TREVANION, Charles (d.1601), of St. Michael Caerhayes, Cornw.
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Family and Education
4th s. of Sir Hugh Trevanion of Caerhayes by Sybil, da. of Sir Thomas Morgan of ?Arkestone, Herefs. m. Joan, da. and h. of Robert Wichalse of Chudleigh, Devon, 2s. 2da. suc. bro. 1588.
J.p. Cornw. from c.1592, sheriff 1595-6; v.-adm. Cornw. aft. Oct. 1597-1601.
Trevanion’s family had been established in Cornwall since at least the reign of Edward III. His father and grandfather promoted the Reformation in the west during Henry VIII’s reign. He was connected by marriage with several neighbours; a sister had married John Trelawny of Fowey, another John Roscarrock (becoming the mother of Nicholas Roscarrock, the recusant historian), and a third John Trevor. Yet another sister married Robert Carey, son of Lord Hunsdon, the Queen’s cousin.1
Trevanion presumably owed his return for Grampound to his family’s local standing, Caerhayes being within six miles of the borough. In 1588, Trevanion succeeded unexpectedly to these estates, his three elder brothers having died within twelve years of one another. He became an active justice of the peace, on one occasion sequestering the cargo of the Flying Hart of Amsterdam, which had been brought into Fowey by pirates, and on another removing fish-weirs and other obstructions set up in the river Fowey, which were preventing ships sailing up to Lostwithiel. In 1599 he raised five hundred men for the defence of the county and in October 1601, a month before his death, he was recruiting, in his capacity as vice-admiral of Cornwall, two hundred sailors for service in Ireland.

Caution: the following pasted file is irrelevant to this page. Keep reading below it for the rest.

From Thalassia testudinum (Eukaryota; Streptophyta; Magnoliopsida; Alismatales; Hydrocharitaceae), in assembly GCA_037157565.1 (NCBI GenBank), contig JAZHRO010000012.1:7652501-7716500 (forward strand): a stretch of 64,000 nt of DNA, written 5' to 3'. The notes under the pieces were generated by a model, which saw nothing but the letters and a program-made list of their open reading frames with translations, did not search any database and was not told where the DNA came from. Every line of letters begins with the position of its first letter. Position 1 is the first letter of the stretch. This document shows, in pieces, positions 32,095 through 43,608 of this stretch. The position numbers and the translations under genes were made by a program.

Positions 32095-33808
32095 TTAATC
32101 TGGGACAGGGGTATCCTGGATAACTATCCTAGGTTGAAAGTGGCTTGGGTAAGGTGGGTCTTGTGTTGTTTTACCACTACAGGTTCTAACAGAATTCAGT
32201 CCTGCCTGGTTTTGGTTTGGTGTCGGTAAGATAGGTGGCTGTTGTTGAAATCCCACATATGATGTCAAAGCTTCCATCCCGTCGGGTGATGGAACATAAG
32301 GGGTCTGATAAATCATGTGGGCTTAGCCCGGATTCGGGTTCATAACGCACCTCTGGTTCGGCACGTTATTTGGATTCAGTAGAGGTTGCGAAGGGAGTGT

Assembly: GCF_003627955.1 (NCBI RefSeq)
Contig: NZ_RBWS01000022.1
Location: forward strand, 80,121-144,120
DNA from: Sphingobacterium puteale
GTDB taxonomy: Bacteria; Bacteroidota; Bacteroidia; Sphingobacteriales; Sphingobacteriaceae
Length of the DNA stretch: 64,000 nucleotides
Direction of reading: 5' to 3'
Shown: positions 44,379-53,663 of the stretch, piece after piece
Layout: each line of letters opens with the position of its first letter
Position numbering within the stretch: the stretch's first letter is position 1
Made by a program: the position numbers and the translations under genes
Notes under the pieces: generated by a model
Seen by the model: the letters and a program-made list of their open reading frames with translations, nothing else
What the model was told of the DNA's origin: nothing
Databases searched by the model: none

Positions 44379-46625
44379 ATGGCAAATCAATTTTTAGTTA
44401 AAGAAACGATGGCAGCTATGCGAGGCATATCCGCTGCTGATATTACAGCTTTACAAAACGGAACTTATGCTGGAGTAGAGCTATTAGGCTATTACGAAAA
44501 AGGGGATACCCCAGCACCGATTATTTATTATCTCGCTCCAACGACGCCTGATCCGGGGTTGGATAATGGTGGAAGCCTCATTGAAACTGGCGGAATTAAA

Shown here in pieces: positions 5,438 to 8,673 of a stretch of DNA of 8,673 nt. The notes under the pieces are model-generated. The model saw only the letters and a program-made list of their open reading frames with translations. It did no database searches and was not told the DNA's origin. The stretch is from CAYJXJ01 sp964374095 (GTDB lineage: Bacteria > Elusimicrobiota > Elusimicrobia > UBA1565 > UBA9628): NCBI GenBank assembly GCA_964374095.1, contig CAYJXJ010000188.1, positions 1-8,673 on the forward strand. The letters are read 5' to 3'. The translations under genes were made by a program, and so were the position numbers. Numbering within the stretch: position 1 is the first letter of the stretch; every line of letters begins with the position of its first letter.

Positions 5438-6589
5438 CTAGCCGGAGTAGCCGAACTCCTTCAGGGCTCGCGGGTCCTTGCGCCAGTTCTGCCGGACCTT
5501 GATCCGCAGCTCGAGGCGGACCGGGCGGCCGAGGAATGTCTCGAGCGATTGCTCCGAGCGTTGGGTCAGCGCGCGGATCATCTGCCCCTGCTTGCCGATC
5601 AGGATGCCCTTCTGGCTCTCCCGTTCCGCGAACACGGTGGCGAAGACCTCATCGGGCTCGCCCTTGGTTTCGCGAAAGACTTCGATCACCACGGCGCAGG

Richard Carew of Antony wrote of Trevanion:
through his virtue as free from greediness, as through his fair livelihood far from neediness; and by daily experience giving proof, that a mind valuing his reputation at the due price, will easily repute all dishonest gain much inferior thereunto, and that in conversing with the worst sort of people (which his office oftentimes enforceth) he can no more be disgraced than the sunbeams by shining upon a dunghill will be blemished.2
He died 11 Nov. 1601. In his will, made the previous August and proved in February 1610, he made exact provision for the disposition of his estate, the heir not being of age. Trevanion’s widow was to hold lands in Veryan and Delabole, Cornwall, and Filleigh, Devon, for her son’s use until he came of age. But if she married again (in fact she married John Hannam), refused the charge or died, they were to be held by Sir Reginald Mohun II, John Trevor, William Treffry, Hugh Trevanion of Gerrans and John Cardew, who were all appointed overseers of the will. As executrix the widow was bound in £4,000 to the heir for the due performance of her stewardship during the minority.3